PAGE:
Granted that I had to make my way back that way anyway, but I was kind of pissed about this long excursion. I didn’t really give a fuck anymore, but figured I may as well finish my moral mission at that point. I then remembered that I still had a bus pass in my wallet that I had been saving for a special occasion. There was a bus stop right across from the hospital.
A smoker for nearly 20 years, I am well familiar with the damage that smoking can inflict on clothing. My skateboarding experience has instilled in me a nonchalance concerning pain such as bodily burns, but a noticeable burn hole in clothing renders it unfit to wear in polite society.
When I awoke this morning, feeling quite rough and worn out, I had spaced out while smoking a hand-rolled cigarette. These can lose their cherries quite easily, especially when you roll as shoddily as me. I didn’t realize it until the smell hit me, but I had burned a sizable hole at the bottom of my pants leg.
While waiting for the bus, I had to abruptly ditch my cigarette as the bus pulled up. As I was taking a site near the back of the sparsely occupied bus, I noticed the smell of smoke. This could be alarming from a safety point of view, but I assumed the driver was in control of things. Then, I looked down to realize I had again ignited my pants, about four inches away from the original larger hole. I quickly tamped it out with my fingers, but it was too late.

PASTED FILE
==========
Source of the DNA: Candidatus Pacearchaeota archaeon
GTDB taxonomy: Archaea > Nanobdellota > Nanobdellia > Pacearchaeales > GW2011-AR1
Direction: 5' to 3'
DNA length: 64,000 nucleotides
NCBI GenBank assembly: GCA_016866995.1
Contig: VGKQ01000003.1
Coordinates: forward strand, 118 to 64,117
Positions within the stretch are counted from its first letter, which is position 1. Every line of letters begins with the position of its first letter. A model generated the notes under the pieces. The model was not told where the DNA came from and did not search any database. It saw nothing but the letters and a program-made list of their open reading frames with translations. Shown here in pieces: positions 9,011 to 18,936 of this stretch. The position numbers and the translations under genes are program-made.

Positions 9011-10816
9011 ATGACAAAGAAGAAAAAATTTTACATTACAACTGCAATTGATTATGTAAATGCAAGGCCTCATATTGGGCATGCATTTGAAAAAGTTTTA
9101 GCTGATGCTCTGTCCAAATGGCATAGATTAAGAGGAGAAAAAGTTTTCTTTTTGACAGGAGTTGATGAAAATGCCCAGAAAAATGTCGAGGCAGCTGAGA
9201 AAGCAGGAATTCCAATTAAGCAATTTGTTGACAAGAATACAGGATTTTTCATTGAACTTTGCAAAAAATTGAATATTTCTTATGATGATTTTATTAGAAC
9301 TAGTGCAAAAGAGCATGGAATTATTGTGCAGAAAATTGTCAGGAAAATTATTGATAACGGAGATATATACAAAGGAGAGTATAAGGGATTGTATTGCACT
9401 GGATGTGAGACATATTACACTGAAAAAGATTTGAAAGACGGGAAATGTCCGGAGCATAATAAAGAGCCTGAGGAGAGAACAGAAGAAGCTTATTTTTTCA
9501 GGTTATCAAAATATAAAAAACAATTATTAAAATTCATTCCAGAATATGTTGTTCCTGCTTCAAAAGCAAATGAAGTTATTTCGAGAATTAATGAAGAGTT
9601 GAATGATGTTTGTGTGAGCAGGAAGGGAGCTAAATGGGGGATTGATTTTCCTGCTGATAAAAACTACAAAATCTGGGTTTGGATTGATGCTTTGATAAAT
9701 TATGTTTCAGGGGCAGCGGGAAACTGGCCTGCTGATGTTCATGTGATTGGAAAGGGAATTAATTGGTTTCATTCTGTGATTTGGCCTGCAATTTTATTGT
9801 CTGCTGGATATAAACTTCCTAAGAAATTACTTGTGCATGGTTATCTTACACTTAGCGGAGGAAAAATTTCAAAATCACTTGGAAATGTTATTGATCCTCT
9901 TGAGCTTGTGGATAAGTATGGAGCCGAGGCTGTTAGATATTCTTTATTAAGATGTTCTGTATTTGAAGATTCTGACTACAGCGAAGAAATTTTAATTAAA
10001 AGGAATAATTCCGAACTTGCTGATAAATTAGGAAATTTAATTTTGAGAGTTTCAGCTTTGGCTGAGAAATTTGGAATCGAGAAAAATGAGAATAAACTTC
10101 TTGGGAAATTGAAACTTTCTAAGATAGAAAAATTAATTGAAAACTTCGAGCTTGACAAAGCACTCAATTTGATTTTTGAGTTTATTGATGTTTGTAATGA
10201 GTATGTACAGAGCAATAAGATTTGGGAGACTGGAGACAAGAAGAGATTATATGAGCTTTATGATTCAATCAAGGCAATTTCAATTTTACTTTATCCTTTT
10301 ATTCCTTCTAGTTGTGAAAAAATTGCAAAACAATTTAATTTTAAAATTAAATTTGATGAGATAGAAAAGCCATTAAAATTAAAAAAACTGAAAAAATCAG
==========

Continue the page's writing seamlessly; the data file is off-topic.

The driver abruptly pulled over and ordered me off the bus because I was smoking. “But I’m not smoking…” Literally speaking, that was untrue.
“There’s the door.”
“But my pants…”
He cut me off with a decisive hand gesture. “Sir, if you don’t leave, you’ll be banned from the city busses.”
With my intoxication and exhaustion, I just resigned myself to the fact that I’d used a pass worth $1.65 to go a block and a half. I should have tried to at least recoup my fare, but then I thought about the shame involved with appearing on a poster featuring “Mass Transit’s Most Unwanted.” Right alongside Peter the Pisser. I said nothing further and departed.
I got back to the original hospital and found out that Evelyn had been identified as “Female Patient 79.” Apparently, I was smart enough to notice her name on the hospital bracelet, but the workers there weren’t. I thought they’d be savvier about something like that, but what do I know?
She must have still been alive, because they said I could see her in 45 minutes when the doctor was finished with her. Knowing that this meant three hours in hospital terms, I just left a note for her.
Glad to hear you’re alive. I was worried. Hey, I’ve done the same thing before. If they put you on Librium or Ativan, take it for a couple days and don’t drink while taking it. I’ll keep you in my prayers.
Brian (the dark-skinned guy with the beard)
Part of that statement was a lie. I may have passed out at inopportune times and places, but I always managed to keep my pants on. Even when they were on fire.